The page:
[wp-hackers] protecting wp-content/plugins ?

Tom Barta tbarta at gmail.com
Thu Aug 23 23:12:59 GMT 2007

On 8/23/07, Otto <otto at ottodestruct.com> wrote:
> On 8/22/07, Tom Barta <tbarta at gmail.com> wrote:
> > Sure, perfectly-written plugins don't have any issues
> I'm sorry, but you also missed my point here.
> A plugin either a) has an exploit or b) does not. For the "no exploit"
> case, this sort of code is wholly unnecessary. For the exploit case,
> this sort of code doesn't actually fix the exploitable code.

It's more like this...

A plugin either a) has a known exploit, b) has no known exploits but at
least one unknown exploit, or c) has no known or unknown exploits.  It's
rather tough to *prove* something is in the (c) camp because of all of the
work involved, but with simple codebases it's simple enough to "nearly
prove" it.  For every script that is in camp (a), it was at some point in
camp (b) as well (when one person discovered it and potentially used it
privately before disclosing it).

What you are all missing is that "hackers" don't scan for exploits.
> There's *no point* in scanning for exploits. It's a web page. Scanning
> for an exploit and actually performing the exploit are *the same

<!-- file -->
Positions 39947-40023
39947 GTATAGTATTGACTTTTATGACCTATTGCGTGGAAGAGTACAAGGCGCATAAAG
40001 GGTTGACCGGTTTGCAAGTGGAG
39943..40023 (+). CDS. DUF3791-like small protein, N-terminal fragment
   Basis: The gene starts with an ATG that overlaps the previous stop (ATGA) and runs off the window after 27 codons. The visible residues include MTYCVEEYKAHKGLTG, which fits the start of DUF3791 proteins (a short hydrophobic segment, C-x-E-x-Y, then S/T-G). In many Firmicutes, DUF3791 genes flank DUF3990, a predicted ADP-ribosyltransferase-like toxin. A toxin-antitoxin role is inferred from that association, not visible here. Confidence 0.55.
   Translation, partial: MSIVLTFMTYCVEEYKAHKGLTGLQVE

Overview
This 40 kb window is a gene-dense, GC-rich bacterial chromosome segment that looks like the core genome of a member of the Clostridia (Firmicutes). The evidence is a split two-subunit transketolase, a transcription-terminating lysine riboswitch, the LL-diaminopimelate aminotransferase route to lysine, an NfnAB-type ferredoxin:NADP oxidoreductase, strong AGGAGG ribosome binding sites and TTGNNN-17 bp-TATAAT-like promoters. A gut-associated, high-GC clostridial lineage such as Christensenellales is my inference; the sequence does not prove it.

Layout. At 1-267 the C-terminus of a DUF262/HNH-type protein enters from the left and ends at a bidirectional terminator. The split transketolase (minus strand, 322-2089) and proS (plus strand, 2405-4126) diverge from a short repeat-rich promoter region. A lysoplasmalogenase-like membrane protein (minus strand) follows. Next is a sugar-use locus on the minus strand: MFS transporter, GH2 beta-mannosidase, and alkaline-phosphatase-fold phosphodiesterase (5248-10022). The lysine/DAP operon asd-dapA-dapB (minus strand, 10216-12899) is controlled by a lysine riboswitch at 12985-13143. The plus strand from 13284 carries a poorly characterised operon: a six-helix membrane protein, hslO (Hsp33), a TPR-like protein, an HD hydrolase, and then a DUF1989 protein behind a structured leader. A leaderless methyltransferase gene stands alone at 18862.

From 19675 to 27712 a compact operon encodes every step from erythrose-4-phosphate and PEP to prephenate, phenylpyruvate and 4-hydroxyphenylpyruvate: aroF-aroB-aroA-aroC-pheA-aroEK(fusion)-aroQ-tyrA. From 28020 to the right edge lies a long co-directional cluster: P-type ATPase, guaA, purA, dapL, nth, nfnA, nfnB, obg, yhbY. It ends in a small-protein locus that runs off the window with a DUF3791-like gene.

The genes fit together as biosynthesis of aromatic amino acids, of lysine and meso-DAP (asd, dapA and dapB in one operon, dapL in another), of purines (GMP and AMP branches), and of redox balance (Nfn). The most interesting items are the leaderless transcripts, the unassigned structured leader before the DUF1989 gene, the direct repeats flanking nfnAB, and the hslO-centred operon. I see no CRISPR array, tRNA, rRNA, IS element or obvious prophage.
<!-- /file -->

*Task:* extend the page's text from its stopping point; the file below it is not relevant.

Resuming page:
> thing* from the standpoint of the hacker. It's just a single HTTP
> request.

I fully realize that scanning directory listings isn't how exploits get
found; I see it in my own web server logs (e.g. a bajiliion attempts at
xmlrpc.php in various subdirectories).  That doesn't change my point: If the
script is a library script and not a web page, it /should not/ be accessible
from the document root.

> but most computer security is based around layers of protection.
> I agree with this, however this is an invalid layer of protection. It
> doesn't solve the exploit. You're still vulnerable with this sort of
> code, if the plugin is vulnerable in the first place.

Sure it does.  If I have a PHP script that is vulnerable when executed
directly, but then I move it out of the document root, it can no longer be
executed directly (via HTTP requests) and therefore is no longer a real
vulnerability (assuming it's secure as a library).  It's the same argument
with linux rootkits.  Most exploits are only vulnerable to local users, so
if you successfully deny the public local access, you reduce the risk that a
local exploit will cause your server to be compromised.

Obviously, you can't take scripts that are meant to be directly executed and
remove them from the document root like this.  But if what someone in the
thread said earlier is true (80-90% of plugins are pure library code), that
means 80-90% of the plugins can be moved outside of the document root,
thereby reducing the likelihood that a newly-discovered exploit is actually


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